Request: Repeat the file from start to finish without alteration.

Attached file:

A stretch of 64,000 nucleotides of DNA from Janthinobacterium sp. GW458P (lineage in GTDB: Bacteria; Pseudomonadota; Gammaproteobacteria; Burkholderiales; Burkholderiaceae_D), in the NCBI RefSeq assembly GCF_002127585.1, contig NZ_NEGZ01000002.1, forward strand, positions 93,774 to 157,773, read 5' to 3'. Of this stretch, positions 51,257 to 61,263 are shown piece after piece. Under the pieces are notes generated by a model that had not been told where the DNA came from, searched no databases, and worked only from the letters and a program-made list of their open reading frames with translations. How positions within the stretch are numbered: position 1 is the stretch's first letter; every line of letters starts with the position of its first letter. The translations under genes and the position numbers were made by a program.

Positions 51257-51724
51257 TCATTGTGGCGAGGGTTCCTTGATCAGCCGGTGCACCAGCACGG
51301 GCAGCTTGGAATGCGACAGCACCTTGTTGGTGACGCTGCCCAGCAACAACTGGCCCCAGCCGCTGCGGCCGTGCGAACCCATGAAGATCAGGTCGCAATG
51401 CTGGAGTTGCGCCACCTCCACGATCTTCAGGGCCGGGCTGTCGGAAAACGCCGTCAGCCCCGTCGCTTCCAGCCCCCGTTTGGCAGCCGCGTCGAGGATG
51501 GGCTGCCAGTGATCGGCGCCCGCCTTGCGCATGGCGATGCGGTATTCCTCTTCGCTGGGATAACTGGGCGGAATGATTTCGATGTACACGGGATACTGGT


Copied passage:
A stretch of 64,000 nucleotides of DNA from Janthinobacterium sp. GW458P (lineage in GTDB: Bacteria; Pseudomonadota; Gammaproteobacteria; Burkholderiales; Burkholderiaceae_D), in the NCBI RefSeq assembly GCF_002127585.1, contig NZ_NEGZ01000002.1, forward strand, positions 93,774 to 157,773, read 5' to 3'. Of this stretch, positions 51,257 to 61,263 are shown piece after piece. Under the pieces are notes generated by a model that had not been told where the DNA came from, searched no databases, and worked only from the letters and a program-made list of their open reading frames with translations. How positions within the stretch are numbered: position 1 is the stretch's first letter; every line of letters starts with the position of its first letter. The translations under genes and the position numbers were made by a program.

Positions 51257-51724
51257 TCATTGTGGCGAGGGTTCCTTGATCAGCCGGTGCACCAGCACGG
51301 GCAGCTTGGAATGCGACAGCACCTTGTTGGTGACGCTGCCCAGCAACAACTGGCCCCAGCCGCTGCGGCCGTGCGAACCCATGAAGATCAGGTCGCAATG
51401 CTGGAGTTGCGCCACCTCCACGATCTTCAGGGCCGGGCTGTCGGAAAACGCCGTCAGCCCCGTCGCTTCCAGCCCCCGTTTGGCAGCCGCGTCGAGGATG
51501 GGCTGCCAGTGATCGGCGCCCGCCTTGCGCATGGCGATGCGGTATTCCTCTTCGCTGGGATAACTGGGCGGAATGATTTCGATGTACACGGGATACTGGT